«Було звернення на фейсбуці оприлюднене мною, і також я відправила «Укрпоштою» листа на Банкову. Зі мною ніхто не зв’язувався», – сказала Катерина Єсипенко

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US Won’t Commit to NATO Membership for Ukraine

The United States reaffirmed its commitment to Ukraine’s sovereignty and territorial integrity Tuesday but stopped short of publicly backing Kyiv’s call for a quicker path to membership in NATO. “We’ve long been discussing that aspiration with Ukraine,” White House press secretary Jen Psaki told reporters when asked about Ukraine’s latest push to join the Western military alliance. “We are strong supporters of them,” she added. “But that is a decision for NATO to make.” FILE – Flags of NATO member countries are seen at the Alliance headquarters in Brussels, Belgium, Nov. 26, 2019.Ukraine, along with the U.S. and other Western allies, has been expressing growing concern about Russian troop movements in recent days along the Ukrainian border that some see as an attempt to intimidate Kyiv. In calls earlier Tuesday with both NATO Secretary General Jens Stoltenberg and Canadian Prime Minister Justin Trudeau, Ukrainian President Volodymyr Zelenskiy urged the alliance to send Moscow a message by allowing Ukraine to finally join. FILE – Ukrainian President Volodymyr Zelensky speaks during a news briefing in Kyiv, Ukraine, Oct. 12, 2020.”Reforms alone will not stop Russia,” Zelenskiy tweeted following the call with Stoltenberg. “@NATO is the only way to end the war in #Donbas,” he said, referring to the region in eastern Ukraine, parts of which are held by Russian-backed separatists. “Ukraine’s MAP (Membership Action Plan) will be a real signal for Russia,” FILE – Pentagon spokesman John Kirby speaks to reporters Feb. 17, 2021.”We call on Russia to make their intentions more clear as to what they’re doing with this array of forces along the border,” Kirby said.  “We continue to call for the cease-fires that were called for by the Minsk Agreement … and to bring the temperature down,” he said. Ukraine says shelling by pro-Russian forces in Donbas has killed 24 soldiers this year and eight in just the past two weeks. Russia has denied that its military movements pose a threat to Ukraine. During a visit to India Tuesday, Russian Foreign Minister Sergey Lavrov described recent statements by Kyiv as worrisome and said Russia had reached out to other European countries. Kremlin spokesman Dmitry Peskov also accused Kyiv of seeking to further destabilize the situation. “So far we’re not seeing an intention by the Ukrainian side to somehow calm down and move away from belligerent topics,” Peskov said. The separatists in Donbas have been fighting with Ukrainian forces since Russia seized the Crimean Peninsula from Ukraine in 2014. The U.S. and other Western countries accuse Russia of arming the separatists and of sending Russian troops to aid their efforts. Information from Reuters was used in this report. 

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СММ ОБСЄ повідомила про подробиці загибелі 5-річної дитини на Донбасі

Моніторингова місія ОБСЄ поспілкувалась телефоном із бабусею хлопчика, що загинув у селі Олександрівське

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Росія почала перевіряти боєготовність військ

За даними Міноборони Росії, протягом квітня проведуть понад чотири тисячі військових навчань різного масштабу

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France to Open Archive for Period Covering Rwandan Genocide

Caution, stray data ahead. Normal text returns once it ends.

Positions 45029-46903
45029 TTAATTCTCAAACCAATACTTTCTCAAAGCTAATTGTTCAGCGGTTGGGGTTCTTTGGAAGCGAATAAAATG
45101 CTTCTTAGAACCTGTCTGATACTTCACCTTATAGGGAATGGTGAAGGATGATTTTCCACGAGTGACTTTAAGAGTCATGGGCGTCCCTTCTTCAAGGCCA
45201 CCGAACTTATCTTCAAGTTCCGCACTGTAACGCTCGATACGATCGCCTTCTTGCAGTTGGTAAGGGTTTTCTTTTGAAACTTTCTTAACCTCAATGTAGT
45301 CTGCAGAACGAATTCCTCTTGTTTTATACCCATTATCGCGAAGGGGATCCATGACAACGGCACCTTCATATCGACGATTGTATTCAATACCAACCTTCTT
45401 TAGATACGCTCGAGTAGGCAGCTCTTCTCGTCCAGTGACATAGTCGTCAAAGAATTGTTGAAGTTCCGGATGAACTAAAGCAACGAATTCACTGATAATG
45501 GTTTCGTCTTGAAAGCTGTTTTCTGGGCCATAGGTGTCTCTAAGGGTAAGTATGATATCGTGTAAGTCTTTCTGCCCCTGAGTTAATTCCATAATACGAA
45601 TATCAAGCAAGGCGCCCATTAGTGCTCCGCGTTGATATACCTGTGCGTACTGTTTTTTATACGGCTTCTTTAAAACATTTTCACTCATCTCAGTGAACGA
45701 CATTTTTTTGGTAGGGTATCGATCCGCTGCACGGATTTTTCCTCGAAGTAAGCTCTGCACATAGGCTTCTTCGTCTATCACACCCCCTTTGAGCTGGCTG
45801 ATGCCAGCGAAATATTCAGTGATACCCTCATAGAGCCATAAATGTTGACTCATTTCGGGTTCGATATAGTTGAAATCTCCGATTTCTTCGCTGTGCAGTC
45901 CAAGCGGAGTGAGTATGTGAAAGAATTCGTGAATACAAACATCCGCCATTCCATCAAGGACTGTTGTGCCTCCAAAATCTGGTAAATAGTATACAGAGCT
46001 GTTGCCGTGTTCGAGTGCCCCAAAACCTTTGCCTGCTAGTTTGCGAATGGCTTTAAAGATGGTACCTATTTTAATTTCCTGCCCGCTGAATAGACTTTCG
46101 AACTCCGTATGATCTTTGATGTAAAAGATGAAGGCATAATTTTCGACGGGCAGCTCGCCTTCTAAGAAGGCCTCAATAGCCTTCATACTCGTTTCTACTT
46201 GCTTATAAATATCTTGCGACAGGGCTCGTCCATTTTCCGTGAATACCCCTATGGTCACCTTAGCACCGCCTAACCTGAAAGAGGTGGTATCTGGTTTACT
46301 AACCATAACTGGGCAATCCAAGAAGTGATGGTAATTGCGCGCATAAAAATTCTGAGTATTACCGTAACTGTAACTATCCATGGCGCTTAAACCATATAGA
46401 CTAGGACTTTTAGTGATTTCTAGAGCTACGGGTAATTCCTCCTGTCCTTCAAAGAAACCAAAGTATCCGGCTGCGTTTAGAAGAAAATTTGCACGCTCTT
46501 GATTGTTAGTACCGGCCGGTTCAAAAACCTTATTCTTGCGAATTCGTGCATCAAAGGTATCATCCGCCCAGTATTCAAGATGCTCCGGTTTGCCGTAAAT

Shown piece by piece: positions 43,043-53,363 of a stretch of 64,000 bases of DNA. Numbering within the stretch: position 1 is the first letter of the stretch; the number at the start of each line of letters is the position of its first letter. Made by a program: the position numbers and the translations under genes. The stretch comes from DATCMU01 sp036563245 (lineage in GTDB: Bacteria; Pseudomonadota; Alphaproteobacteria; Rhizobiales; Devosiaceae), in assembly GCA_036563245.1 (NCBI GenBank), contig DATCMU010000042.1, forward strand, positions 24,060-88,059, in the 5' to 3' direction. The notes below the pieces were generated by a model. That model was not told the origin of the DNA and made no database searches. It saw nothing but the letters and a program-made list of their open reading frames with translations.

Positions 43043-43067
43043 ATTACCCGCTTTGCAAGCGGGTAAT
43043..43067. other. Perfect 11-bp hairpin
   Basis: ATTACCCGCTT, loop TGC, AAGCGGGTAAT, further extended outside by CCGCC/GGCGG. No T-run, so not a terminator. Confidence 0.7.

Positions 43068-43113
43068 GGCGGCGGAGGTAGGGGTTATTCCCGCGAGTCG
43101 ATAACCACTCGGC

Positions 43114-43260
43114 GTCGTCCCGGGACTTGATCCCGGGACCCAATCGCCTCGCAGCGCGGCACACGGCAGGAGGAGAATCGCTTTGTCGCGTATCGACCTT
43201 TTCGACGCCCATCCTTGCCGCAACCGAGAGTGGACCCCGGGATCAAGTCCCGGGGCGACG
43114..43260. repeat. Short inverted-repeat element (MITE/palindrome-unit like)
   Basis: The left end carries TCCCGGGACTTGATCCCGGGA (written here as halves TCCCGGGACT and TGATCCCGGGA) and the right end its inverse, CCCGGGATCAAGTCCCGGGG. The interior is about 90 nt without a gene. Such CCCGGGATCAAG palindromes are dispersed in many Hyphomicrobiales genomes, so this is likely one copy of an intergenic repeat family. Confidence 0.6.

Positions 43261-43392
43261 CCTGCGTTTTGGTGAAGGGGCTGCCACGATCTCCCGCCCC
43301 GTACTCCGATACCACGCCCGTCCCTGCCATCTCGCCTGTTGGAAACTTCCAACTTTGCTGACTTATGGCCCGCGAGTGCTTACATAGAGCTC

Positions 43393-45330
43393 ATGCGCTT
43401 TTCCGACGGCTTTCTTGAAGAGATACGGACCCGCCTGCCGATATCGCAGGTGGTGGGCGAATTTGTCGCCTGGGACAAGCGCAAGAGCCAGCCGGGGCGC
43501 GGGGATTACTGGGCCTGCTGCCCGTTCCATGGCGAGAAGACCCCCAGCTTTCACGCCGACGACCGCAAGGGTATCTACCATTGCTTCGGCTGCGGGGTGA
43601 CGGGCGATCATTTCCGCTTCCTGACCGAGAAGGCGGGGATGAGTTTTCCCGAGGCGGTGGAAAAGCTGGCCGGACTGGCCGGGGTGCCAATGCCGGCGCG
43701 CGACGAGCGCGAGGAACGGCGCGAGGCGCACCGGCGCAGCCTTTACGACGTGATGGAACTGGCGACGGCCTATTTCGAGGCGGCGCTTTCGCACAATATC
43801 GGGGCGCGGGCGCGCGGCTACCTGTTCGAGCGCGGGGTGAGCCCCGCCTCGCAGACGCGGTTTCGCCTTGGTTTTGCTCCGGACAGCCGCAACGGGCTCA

France’s role before and during the 1994 Rwandan genocide was a “monumental failure” that the country must acknowledge, the lead author of a report commissioned by President Emmanuel Macron said, as the country is about to open its archives from this period to the public.The report, published in March, concluded that French authorities remained blind to the preparations for genocide as they supported the “racist” and “violent” government of then-Rwandan President Juvénal Habyarimana and then reacted too slowly in appreciating the extent of the killings. But it cleared them of complicity in the slaughter that left over 800,000 people dead, mainly ethnic Tutsis and the Hutus who tried to protect them.Macron’s decision to commission the report — and open the archives to the public — are part of his efforts to more fully confront the French role in the genocide and to improve relations with Rwanda, including making April 7, the day the massacre began, a day of commemoration. While long overdue, the moves may finally help the two countries reconcile.Historian Vincent Duclert, who led the commission that studied France’s actions in Rwanda between 1990 and 1994, told The Associated Press that “for 30 years, the debate on Rwanda was full of lies, violence, manipulations, threats of trials. That was a suffocating atmosphere.”Duclert said it was important to acknowledge France’s role for what it was: a “monumental failure.””Now we must speak the truth,” he added. “And that truth will allow, we hope, (France) to get a dialogue and a reconciliation with Rwanda and Africa.”Macron said in a statement that the report marks “a major step forward” toward understanding France’s actions in Rwanda.About 8,000 archive documents that the commission examined for two years, including some that were previously classified, will be made accessible to the general public starting Wednesday, the 27th anniversary of the start of the killings.  Duclert said documents — mostly from the French presidency and the prime minister’s office — show how then-President Francois Mitterrand and the small group of diplomats and military officials surrounding him shared views inherited from colonial times, including the desire to maintain influence on a French-speaking country, that led them to keep supporting Habyarimana despite warning signs, including through delivery of weapons and military training in the years prior to the genocide.”Instead of ultimately supporting the democratization and peace in Rwanda, the French authorities in Rwanda supported the ethnicization, the radicalization of (Habyarimana’s) government,” stressed.FILE – Historian and Commission chief on France’s role in 1994’s Rwandan genocide, Vincent Duclert, right, presents a report to French President Emmanuel Macron, at the Elysee Palace, in Paris, March 26, 2021.France was “not complicit in the criminal act of genocide,” he said, but “its action contributed to strengthening (the genocide’s) mechanisms.””And that’s an enormous intellectual responsibility,” he said.  The report also criticized France’s “passive policy” in April and May 1994, at the height of the genocide.  That was a “terrible lost opportunity,” Duclert noted. “In 1994, there was a possibility to stop the genocide … and it did not happen. France and the world bear a considerable guilt.”Eventually they did step in. Operation Turquoise, a French-led military intervention backed by the U.N., started on June 22.Duclert said that France’s “blindness must be questioned and, maybe, brought to trial,” though he insisted it was not the commission’s role to suggest charges.The report was welcomed as an important step by activists who had long hoped France would officially acknowledge its responsibilities in the genocide. On a visit to Rwanda in 2010, then-French President Nicolas Sarkozy admitted that his country had made “errors of judgment” and “political errors” regarding the genocide — but the report may allow Macron to go further.  Dafroza Gauthier, a Rwandan who lost more than 80 members of her family in the mass killing, welcomed it as a “a great document against genocide denial.””For 27 years, or longer, we were in a kind of fog,” said Gauthier, who with her husband, Alain, founded the Collective of Civil Plaintiffs for Rwanda, a French-based group that seeks the prosecution of alleged perpetrators of the genocide. “The report is clearly stating things.”There also may be a shift in the attitude of Rwandan authorities, who welcomed the report in a brief statement but have given no detailed response. They said the conclusions of their own report, to be released soon, “will complement and enrich” it.  That’s different from Rwanda’s firm assertions of French complicity as recently as 2017. Relations between the two countries, strained for years since the genocide, have improved under Macron’s presidency.Félicien Kabuga, a Rwandan long wanted for his alleged role in supplying machetes to the killers, was arrested outside Paris last May.And in July an appeals court in Paris upheld a decision to end a years-long investigation  into the plane crash that killed Habyarimana and set off the genocide. That probe aggravated Rwanda’s government because it targeted several people close to President Paul Kagame for their alleged role, charges they denied.It now appears Rwandan authorities will accept “the olive branch” from Paris, said Dismas Nkunda, head of the watchdog group Atrocities Watch Africa who covered the genocide as a journalist.  “Maybe they’re saying, ‘The past is the past. Let’s move on,'” he said of Rwandan authorities.  The Gauthiers said the report and access to the archives may also help activists in their efforts to bring people involved in the genocide to justice — including potentially French officials who served at the time.There have been three Rwandan nationals convicted of genocide so far in France, they stressed. Four others are expected to go on trial. That’s out of about 30 complaints against Rwandan nationals living in France that their group has filed with authorities.  That’s still “very few” compared to the more than 100 alleged perpetrators who are believed to live on French territory, they said.